Weakness in the auto and airline industries, as well as retail and service sectors, has more than tripled the potential risk to the U.S. pension insurance system.
The Pension Benefit Guaranty Corporation (PBGC) on Friday said its potential exposure to future pension losses from financially weak companies had increased to about $168 billion in fiscal 2009 from $47 billion a year earlier.
It also reported a doubling of its deficit in the year that ended September 30, and said future shortfalls from retirement account defaults could be worse than forecast.
"Exposure to possible future terminations means that we could face much higher deficits in the future," Vincent Snowbarger, the agency's acting director, said in a statement.
The agency, which insures pensions covering 44 million workers and retirees, said its annual deficit grew from $11.2 billion in fiscal 2008 to $22 billion in fiscal 2009.
The deficit figure was an improvement over mid-year projections as the agency's balance sheet benefited from an improved economy and rebounding investments.
In addition, the government arranged for General Motors and Chrysler to maintain their major pension plans in bankruptcy.
The agency's deficit is the difference between assets under its control and payout obligations. PBGC assets reflect the value of terminated plans.
"We won't fail to meet our obligations to retirees, but ultimately we will need a long-term solution to stabilize the pension insurance program," Snowbarger said.
Companies with junk credit ratings are put on watch for pension plan troubles.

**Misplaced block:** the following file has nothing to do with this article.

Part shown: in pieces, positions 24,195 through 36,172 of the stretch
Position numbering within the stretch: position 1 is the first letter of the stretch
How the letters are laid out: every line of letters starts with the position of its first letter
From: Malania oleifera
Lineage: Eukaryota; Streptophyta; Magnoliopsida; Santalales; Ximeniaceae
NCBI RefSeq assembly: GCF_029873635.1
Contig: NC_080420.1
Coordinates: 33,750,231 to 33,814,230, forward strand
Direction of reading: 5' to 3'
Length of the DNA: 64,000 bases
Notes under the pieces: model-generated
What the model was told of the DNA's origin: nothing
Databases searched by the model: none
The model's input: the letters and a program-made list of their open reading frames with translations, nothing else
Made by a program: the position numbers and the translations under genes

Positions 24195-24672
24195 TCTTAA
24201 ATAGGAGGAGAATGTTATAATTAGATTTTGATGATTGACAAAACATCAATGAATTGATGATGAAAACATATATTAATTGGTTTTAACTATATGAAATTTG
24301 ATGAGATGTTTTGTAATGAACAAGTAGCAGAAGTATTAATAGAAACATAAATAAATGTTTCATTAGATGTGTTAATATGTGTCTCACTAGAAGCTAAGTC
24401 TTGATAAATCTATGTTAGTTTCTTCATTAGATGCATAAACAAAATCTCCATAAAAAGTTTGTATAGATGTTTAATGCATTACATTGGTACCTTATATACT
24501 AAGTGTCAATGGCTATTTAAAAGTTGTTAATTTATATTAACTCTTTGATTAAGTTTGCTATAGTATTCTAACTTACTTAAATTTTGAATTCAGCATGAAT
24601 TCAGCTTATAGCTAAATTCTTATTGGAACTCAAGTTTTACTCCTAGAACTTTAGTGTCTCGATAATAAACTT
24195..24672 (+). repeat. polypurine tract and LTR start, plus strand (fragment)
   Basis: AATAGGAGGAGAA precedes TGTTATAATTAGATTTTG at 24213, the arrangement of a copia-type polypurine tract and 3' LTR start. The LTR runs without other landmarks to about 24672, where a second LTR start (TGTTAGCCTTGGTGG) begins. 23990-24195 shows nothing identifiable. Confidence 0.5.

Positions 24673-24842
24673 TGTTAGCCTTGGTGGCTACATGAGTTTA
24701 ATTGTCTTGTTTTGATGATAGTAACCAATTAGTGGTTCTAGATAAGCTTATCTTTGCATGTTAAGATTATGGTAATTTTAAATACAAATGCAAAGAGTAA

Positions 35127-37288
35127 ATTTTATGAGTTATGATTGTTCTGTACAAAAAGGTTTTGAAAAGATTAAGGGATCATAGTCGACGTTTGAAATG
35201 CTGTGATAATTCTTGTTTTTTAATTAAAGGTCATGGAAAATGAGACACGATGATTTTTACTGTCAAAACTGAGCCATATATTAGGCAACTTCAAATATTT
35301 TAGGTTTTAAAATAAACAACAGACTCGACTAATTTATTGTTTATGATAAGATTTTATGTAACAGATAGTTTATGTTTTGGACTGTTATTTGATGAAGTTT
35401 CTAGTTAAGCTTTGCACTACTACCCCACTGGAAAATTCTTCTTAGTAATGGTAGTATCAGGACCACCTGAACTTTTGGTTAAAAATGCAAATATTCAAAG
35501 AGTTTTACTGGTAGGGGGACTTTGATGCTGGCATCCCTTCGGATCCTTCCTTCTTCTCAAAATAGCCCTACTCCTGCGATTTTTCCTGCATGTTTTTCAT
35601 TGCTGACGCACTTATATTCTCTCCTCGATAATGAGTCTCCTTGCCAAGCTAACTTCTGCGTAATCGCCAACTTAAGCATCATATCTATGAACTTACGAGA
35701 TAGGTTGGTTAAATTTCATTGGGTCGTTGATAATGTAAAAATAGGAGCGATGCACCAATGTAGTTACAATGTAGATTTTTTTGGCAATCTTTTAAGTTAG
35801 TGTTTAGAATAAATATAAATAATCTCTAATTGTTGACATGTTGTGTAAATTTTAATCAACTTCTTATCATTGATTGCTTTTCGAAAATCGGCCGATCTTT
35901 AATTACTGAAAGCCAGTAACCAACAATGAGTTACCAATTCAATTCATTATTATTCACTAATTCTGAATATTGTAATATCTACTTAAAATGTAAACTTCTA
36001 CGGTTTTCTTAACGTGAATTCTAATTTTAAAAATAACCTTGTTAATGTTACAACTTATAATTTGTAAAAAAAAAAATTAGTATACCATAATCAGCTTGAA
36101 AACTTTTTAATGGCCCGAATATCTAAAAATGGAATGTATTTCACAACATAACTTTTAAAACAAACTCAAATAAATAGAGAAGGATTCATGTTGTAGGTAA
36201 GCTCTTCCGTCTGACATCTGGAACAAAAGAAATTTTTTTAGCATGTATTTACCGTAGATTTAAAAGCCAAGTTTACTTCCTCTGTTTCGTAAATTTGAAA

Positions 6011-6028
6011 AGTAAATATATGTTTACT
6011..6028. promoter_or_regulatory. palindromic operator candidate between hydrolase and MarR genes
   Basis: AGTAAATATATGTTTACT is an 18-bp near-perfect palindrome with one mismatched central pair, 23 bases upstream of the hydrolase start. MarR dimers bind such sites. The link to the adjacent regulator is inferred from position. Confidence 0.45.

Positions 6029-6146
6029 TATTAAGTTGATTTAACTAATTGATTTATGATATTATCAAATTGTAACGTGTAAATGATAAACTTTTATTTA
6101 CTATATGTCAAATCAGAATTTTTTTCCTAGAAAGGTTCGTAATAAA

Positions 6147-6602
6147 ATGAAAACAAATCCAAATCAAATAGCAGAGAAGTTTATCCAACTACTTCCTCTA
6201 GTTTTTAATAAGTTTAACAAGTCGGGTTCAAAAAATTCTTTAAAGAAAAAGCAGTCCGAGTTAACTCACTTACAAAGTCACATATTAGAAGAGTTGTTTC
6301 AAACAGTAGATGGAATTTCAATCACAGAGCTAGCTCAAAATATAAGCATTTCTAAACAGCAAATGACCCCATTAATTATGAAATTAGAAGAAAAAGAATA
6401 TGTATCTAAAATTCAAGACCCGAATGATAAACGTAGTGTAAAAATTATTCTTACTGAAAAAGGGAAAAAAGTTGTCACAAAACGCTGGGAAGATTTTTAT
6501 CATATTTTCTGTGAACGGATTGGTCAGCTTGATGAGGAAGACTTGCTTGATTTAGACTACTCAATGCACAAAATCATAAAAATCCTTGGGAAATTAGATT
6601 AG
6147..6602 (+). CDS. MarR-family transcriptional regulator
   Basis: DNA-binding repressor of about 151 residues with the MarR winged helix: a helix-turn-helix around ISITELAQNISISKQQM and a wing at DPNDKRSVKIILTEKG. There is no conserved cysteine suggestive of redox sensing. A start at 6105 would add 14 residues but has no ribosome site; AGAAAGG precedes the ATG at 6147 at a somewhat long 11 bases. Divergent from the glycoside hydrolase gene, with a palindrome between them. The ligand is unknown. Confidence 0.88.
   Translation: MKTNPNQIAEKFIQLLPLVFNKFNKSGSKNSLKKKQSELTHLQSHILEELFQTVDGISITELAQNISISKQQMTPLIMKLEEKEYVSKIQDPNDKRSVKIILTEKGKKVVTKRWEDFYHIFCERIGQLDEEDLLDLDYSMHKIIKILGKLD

Automakers and their parts suppliers as well as airlines account for most of the risk. Service sector and retail companies are also a concern.
The PBGC this year has assumed responsibility for pension plans at auto parts supplier Delphi Corp, retailer Circuit City Stores (CCTYQ.PK), IndyMac Bank, Lehman Brothers Holdings Inc (LEHMQ.PK) and textile maker Dan River Inc, among others.
The financial health of the company-funded agency has been a hot button topic in recent years as faltering companies, particularly airlines, shed pension obligations in bankruptcy.
The PBGC and pension experts say the agency has plenty of cash to make payments for the next decade or more. Assumption of fully funded plans will not increase the PBGC deficit. But the recent trend has been for bankrupt companies to turn over underfunded accounts.
"These are all companies who do represent some serious risk, and historically those who do go under get significantly worse deficits before they actually go," said Douglas Elliott, a former investment banker and an expert on financial institutions and the economy at the Brookings Institution.
The PBGC is reviewing the investment strategy for its assets, having put aside a proposal to become more heavily exposed to equities. The agency has been directed by the Obama administration to "prudently rebalance" its portfolio.
"We will announce any new investment policy when it is adopted by the board," PBGC spokesman Jeffrey Speicher said.
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